500 - Grants and Research | Troy University

500 - Grants and Research


Mission: Troy University is a public institution comprised of campuses throughout Alabama and worldwide. International in scope, Troy University provides a variety of educational programs at the undergraduate and graduate levels for a diverse student body in traditional and nontraditional and emerging electronic formats. Academic programs are supported by a variety of student services, which promote the welfare of the individual student. Troy University’s dedicated faculty and staff promote discovery and exploration of knowledge dedicated to life-long success through effective teaching, creative partnerships, scholarship and research.

Research and creative work are requisites for effective teaching and active involvement in the intellectual and scholarly developments of an individual's field. What is considered appropriate research in one discipline may not be recognized as appropriate in another discipline; therefore, research or creative work should be evaluated in terms of its quality, its level of recognition among peers, and its significance to the advancement of the academic discipline. Moreover, the University recognizes that not all research ends in publication and that the significance of all research and creative endeavors is that it underscores and illumines excellent classroom teaching. Evidence of appropriate endeavors and activities includes:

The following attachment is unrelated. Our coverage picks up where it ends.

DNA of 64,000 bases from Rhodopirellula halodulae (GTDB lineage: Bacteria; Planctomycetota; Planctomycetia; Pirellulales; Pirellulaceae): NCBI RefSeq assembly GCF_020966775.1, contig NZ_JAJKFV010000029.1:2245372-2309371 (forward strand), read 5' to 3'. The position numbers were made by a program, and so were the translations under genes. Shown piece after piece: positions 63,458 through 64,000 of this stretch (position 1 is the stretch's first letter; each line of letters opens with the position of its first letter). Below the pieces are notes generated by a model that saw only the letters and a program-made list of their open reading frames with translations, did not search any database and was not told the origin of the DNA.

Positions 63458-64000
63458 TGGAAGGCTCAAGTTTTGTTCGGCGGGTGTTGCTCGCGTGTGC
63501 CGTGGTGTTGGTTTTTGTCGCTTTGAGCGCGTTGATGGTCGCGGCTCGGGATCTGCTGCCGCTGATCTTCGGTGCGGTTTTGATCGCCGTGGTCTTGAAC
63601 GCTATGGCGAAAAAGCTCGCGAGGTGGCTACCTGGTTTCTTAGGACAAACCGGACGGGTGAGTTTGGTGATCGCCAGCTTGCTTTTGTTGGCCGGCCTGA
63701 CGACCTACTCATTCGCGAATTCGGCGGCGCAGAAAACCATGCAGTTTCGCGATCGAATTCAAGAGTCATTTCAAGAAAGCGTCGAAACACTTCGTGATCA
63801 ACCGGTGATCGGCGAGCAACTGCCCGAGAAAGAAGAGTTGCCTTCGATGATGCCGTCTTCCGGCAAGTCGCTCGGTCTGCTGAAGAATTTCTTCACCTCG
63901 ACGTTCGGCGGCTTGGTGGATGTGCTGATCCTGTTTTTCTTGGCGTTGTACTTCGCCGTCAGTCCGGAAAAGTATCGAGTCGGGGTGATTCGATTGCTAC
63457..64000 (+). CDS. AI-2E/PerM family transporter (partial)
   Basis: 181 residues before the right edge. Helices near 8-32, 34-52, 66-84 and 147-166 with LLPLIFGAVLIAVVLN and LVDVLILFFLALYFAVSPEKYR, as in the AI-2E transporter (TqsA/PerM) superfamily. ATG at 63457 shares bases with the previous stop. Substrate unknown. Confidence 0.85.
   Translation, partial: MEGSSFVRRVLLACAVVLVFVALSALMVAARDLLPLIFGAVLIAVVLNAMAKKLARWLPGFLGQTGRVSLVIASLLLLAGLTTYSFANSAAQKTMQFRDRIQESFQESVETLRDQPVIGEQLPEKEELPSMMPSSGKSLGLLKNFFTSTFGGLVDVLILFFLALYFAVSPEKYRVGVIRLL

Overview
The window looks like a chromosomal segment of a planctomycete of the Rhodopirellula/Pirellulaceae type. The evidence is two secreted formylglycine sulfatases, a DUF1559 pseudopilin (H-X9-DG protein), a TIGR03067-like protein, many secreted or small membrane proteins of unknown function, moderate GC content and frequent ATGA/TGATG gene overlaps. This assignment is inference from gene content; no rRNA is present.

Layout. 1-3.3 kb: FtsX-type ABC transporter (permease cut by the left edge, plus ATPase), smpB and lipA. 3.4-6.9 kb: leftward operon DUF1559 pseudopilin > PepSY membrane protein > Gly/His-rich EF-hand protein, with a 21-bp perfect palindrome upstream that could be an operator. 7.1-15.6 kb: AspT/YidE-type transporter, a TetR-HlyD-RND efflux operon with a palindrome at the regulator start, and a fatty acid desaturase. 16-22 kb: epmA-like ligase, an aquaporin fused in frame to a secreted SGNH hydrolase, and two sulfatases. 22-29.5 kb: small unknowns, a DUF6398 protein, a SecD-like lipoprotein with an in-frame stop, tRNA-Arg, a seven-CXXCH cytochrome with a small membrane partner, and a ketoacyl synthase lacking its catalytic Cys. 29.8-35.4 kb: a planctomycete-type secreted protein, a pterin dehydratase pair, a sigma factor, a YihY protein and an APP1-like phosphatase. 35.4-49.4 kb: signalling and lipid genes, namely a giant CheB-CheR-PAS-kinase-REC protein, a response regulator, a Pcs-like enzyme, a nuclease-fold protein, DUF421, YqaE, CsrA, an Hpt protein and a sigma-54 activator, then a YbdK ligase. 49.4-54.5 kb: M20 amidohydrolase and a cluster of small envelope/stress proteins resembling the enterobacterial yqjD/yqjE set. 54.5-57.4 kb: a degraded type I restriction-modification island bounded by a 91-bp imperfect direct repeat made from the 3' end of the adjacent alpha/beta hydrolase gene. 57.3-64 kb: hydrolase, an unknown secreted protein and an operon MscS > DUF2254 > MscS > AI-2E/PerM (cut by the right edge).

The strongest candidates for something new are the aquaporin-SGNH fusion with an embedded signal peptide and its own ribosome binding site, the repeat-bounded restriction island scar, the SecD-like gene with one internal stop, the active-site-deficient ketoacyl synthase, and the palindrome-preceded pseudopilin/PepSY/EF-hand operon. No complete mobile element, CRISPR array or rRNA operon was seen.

• Publications
  • Research grants and projects
  • Inventions and patents
  • Artistic works and performances
  • Reviews of creative and scholarly work
  • Creation of educational materials

Sponsored research is defined as that research funded through external means to include federal, state, corporate and private sources.

All research at Troy University must adhere to guidelines for a particular project as set forth by the funding agency and in accordance with the procedures of the institution.